I don't have a scanner that works on XP so I can't show you a photo of the rack but it was featured in an article in the September, 1993 issue of Decor in an article about my hand built tables, racks, and customer counter. If you have access to somebody's library of back issues of Decor you can see it there.

Framerguy
 

FrameMakers

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I've also used both vertical and horizontal systems. The vertical is by far more efficient in pulling and seeing what you have on hand. With he horizontal method you cant tell if it's a 2ft,6ft, or 10ft stick by looking at the end of the rack.

I am currently planning a new super shop with capacity of 500 in stock moulings. I will be using a combination of both systems.

Using saw-horse brackets to make simple a-frames with 2x4 attached to the legs and 1/2 pvc pipe into holes drilled every 4". This way a bin can be sized to the need of the moulding (4",8",12" etc). Inside the A-frame there will be horizontal storage for moulding shorts.

As to attaching the gutter to the wall. attach 3-4 2x4s verticaly to the wall, then attach the gutter to the 2x4s with staples, screws etc...
 

David Waldmann

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Originally posted by FrameMakers:
With he horizontal method you cant tell if it's a 2ft,6ft, or 10ft stick by looking at the end of the rack.
The ends of all our sticks are marked with the length. This not only helps you pick the right sticks, but keeps you from putting longer sticks on top of shorter ones.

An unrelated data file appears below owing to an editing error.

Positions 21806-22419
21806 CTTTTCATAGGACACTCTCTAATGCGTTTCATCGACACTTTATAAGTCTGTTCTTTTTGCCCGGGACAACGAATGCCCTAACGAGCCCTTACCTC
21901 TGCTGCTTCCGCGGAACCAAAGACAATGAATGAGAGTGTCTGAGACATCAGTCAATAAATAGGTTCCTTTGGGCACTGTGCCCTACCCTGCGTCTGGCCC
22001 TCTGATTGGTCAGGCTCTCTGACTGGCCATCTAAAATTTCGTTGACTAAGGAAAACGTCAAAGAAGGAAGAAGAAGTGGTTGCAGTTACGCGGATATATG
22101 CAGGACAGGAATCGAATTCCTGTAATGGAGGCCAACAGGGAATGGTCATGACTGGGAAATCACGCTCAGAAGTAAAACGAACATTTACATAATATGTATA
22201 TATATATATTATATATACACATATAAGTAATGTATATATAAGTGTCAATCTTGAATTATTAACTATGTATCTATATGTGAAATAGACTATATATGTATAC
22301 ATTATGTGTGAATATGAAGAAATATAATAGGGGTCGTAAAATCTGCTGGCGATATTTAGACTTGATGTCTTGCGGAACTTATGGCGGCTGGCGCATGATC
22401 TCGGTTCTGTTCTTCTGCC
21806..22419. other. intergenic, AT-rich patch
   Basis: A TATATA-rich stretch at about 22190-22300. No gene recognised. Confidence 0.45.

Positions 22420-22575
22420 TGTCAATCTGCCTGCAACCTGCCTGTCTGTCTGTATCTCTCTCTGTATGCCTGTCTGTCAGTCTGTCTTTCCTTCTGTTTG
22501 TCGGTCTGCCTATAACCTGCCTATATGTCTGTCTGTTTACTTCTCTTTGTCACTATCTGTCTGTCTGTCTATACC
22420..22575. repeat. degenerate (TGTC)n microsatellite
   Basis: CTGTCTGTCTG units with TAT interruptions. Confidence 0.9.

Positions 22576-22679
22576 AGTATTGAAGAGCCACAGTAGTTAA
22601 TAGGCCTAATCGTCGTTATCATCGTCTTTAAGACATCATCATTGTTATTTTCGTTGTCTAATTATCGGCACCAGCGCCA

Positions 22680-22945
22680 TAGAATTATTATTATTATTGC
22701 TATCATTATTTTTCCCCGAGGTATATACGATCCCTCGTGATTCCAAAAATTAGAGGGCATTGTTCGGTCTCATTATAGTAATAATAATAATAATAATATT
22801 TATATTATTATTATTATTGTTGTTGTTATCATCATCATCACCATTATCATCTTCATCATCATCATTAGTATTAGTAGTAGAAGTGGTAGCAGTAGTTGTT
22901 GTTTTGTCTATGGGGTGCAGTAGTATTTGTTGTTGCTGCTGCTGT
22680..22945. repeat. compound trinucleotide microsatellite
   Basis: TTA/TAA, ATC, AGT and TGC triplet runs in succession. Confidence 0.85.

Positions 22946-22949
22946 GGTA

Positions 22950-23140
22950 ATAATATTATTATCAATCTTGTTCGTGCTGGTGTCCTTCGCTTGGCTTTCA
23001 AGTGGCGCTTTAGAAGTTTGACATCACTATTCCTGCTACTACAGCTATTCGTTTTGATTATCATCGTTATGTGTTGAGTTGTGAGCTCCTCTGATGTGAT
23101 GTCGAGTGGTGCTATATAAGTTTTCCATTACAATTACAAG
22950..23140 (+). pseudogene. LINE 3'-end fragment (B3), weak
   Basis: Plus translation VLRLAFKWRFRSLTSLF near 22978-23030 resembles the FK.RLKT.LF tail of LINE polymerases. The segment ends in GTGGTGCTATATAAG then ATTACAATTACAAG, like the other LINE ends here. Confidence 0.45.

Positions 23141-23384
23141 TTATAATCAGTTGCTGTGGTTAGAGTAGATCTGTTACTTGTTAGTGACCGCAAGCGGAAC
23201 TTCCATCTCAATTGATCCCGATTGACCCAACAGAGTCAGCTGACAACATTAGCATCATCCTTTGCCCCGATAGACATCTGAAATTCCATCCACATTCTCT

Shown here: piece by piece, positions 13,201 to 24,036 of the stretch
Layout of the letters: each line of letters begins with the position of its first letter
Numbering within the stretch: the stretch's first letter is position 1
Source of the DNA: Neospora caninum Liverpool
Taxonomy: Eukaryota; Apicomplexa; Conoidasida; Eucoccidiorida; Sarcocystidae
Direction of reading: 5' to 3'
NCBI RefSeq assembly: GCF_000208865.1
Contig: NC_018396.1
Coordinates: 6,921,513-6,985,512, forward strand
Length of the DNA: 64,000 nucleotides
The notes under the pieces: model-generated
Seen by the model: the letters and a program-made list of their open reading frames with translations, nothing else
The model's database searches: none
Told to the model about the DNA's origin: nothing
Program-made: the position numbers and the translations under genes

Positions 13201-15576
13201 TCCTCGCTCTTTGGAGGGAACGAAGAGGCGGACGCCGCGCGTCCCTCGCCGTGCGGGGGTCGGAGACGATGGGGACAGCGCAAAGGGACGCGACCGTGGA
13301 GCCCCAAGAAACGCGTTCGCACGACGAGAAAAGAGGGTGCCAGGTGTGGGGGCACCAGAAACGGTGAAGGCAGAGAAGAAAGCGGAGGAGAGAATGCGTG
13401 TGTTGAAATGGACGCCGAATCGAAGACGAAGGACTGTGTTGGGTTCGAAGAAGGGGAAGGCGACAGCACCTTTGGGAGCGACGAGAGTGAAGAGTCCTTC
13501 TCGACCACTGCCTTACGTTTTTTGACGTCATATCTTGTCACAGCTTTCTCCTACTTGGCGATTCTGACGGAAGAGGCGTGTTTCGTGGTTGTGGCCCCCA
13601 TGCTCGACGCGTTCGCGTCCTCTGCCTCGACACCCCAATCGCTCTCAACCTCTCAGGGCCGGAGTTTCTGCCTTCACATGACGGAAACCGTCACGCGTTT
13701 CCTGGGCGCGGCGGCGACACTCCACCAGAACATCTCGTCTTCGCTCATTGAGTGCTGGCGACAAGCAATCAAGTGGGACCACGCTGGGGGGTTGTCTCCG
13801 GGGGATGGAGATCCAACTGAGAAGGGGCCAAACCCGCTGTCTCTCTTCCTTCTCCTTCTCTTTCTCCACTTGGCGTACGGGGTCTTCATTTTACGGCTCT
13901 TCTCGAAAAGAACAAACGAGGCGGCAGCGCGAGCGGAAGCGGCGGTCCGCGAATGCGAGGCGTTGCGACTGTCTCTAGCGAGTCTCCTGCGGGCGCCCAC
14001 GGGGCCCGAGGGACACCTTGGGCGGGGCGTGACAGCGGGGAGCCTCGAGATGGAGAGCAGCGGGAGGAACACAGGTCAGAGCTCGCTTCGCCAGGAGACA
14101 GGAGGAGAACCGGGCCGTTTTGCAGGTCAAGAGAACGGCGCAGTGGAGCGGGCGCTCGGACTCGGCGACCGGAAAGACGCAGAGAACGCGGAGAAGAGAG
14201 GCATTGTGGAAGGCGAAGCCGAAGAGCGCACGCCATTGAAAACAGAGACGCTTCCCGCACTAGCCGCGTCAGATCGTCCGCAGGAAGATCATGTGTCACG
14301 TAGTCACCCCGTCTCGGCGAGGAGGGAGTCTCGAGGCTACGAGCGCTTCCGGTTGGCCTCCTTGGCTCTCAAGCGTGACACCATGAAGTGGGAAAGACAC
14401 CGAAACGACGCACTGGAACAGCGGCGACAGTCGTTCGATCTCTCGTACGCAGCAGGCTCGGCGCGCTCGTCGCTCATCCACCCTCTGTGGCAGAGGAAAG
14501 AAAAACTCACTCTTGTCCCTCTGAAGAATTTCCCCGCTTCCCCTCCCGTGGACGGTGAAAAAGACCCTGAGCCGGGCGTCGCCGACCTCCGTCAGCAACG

KwajPrints

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Well, I don't have the luxery of the sort of space that most of you do - my moulding storage, cutting, and joining is all in a 14'x16' boat shack (and I mean that literally). Furthermore, because of my remote location I must stock 90 days worth of everything I sell. Thus I'm currently stocking about 6000' in 38 profiles.

The shack is only 8 feet high so I'm horizontal. I merely use 20" heavy duty shelf brackets screwed to the studs with heavy duty or metal mouldings on the bottom to support lighter mouldings stacked on them. Sounds crude and it is, but I've never noticed any bowing and I've got a lot of moulding crammed into a very small space. Of course with so much weight on the walls the whole shack could implode in the next typhoon!

Steve
 

Framing Goddess

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I used vertical storage in my old shop, my workshop now is in the basement with low ceilings, so my storage now is horizontal. I am amazed at how much more I can store horizontally. My dad built a very sturdy wooden grid in an awkward corner of the workshop, sized to accept plastic gutters ($4.00 each) from Home Depot. This works beautifully, no moulding is damaged or warped during storing. We also mark the ends with the length of the stick.

edie the onemoredayuntilvacation goddess
 

John Richards

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Vertical saves space (typically) and it does provide better access to shorter sticks. Bowing is typically a result of humidity changes not the way the product is stored. Metals obviously do not have these challenges. One lb or less per foot polystyrenes have to be stored horizontally because they will get memory and once bowed will always be bowed. Greater than one lb polystyrenes store better than wood vertically because they are not affected by humidity.